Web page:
I love that. I saw some blog posts recently about how you can recruit in San Francisco and headlines [said] “just promising impact doesn’t work anymore”. Everyone’s got that. To me that was shocking because I’m in Indianapolis so I think to me promising impact is what most of the people I talk to get excited about.
I love that you highlighted “impact” as a thing that you can offer and it’s differentiated in Des Moines. Maybe that’s less of San Francisco, which would be… that sounds really hard. I’m glad I’m not there sometimes.
I’m not an expert on this, but there’s this discussion that’s happening about, where is the right place to build a company? Because the coast definitely offers you the proximity to VCs and the proximity to great engineers that have worked on problems like this before.
But the Midwest and this area, it also offers opportunity for people who want to work on problems like that, but probably or possibly aren’t interested in relocating or moving to this coastal areas. So there are, I think, companies that could find value in playing into that niche market. Again, I’m not an expert on this or know how to advise when you should or shouldn’t apply that strategy, but it’s definitely been part of Dwolla’s strategy that I think has worked pretty well.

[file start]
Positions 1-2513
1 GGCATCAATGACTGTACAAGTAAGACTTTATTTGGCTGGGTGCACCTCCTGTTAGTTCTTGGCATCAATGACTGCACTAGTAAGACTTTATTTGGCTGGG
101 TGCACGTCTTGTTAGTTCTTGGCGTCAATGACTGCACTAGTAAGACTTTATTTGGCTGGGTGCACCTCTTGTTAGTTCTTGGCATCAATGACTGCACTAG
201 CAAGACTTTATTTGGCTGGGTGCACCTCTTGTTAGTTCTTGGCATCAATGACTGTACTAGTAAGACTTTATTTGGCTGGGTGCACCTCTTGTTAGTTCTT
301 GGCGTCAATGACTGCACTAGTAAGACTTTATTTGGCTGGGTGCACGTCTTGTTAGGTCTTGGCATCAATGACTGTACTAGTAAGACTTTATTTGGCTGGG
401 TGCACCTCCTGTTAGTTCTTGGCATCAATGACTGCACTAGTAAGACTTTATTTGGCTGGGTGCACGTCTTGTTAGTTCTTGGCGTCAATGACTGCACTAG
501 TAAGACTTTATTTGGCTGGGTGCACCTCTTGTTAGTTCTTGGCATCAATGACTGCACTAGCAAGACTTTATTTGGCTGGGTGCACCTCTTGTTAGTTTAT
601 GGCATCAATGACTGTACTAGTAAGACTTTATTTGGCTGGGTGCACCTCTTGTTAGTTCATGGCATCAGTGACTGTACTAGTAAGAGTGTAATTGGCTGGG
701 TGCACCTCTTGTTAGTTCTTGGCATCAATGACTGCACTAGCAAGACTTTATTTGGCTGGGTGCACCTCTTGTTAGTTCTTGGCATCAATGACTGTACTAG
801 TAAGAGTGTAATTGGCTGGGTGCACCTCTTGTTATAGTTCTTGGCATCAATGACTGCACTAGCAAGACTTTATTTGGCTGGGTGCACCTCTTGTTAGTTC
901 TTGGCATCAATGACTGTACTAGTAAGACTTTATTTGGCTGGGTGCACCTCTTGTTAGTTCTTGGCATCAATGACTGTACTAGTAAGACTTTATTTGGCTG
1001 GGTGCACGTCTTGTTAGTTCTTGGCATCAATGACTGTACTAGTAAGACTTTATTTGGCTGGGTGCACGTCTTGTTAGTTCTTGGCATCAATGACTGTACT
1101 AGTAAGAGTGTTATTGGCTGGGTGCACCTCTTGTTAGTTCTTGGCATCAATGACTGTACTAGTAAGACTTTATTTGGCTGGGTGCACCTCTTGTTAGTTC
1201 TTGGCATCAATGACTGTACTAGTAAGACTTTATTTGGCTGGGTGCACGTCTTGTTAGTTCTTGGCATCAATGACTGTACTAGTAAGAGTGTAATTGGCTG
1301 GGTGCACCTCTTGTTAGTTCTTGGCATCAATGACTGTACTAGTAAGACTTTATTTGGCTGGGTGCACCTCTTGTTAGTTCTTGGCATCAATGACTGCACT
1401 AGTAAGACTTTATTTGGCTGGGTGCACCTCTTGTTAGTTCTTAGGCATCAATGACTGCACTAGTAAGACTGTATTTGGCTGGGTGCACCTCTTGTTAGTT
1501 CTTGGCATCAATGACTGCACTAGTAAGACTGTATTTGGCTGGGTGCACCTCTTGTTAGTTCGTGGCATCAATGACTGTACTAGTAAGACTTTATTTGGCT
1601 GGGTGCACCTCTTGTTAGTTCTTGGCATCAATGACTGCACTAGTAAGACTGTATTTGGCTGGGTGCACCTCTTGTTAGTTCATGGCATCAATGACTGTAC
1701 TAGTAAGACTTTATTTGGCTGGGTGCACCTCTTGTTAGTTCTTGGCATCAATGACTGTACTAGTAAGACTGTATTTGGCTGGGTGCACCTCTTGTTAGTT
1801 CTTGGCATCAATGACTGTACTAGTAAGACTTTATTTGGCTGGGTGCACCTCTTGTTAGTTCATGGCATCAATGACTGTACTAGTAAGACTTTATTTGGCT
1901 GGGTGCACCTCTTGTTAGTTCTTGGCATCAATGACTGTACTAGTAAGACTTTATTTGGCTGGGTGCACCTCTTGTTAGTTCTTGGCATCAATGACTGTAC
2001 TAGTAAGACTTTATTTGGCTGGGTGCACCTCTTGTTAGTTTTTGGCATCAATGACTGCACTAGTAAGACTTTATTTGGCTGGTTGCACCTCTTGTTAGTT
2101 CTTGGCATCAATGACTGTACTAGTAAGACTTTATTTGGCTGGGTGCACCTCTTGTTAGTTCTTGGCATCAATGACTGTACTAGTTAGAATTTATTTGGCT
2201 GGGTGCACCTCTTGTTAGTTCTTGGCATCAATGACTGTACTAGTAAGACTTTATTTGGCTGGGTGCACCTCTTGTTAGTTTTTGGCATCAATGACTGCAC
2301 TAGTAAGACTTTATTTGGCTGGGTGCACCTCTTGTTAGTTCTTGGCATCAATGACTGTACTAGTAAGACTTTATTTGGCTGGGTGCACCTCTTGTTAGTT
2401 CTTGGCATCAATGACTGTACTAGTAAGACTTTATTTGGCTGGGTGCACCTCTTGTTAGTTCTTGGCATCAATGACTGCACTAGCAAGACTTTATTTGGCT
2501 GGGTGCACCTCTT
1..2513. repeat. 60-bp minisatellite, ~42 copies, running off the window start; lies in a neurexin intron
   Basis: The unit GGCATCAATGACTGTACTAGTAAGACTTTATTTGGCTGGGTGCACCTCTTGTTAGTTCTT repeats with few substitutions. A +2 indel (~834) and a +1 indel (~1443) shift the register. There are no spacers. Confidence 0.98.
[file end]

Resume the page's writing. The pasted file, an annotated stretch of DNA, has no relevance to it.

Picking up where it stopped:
The other thing that I’ve noticed about our team here, that makes our team great is when they join the company and they build it, they become part of the mission and they start solving hard problems. Our engineers have tended to stick around and wanted to be a part of our mission and see things through.
Anecdotally, again, I don’t have data to back this up, but I don’t know if that’s always the exact same case for people who are joining companies on the coast. Anecdotally I’ve heard there can tend to be a little bit more jumping around or moving between positions and I think that might be evidence that it’s not just opportunity like you were saying it’s table stakes. In the Midwest for us, opportunity has been a way to encourage people to stick around for the mission.
Yes, it’s a differentiator in Des Moines, [and Indianapolis]. When you think about those folks that have stuck around to see it to the end, have you done anything to cultivate that? Is there any practice you have internally that you think has improved the likelihood that those folks are going to stick around?
I am constantly thinking about the people on my team and the challenges that they’re currently working on and what might be the next great challenge for them. I think as long as you have that in mind and you’re trying to constantly present people with new opportunity, it continues to reinforce that the place that you’re at is a great place to be.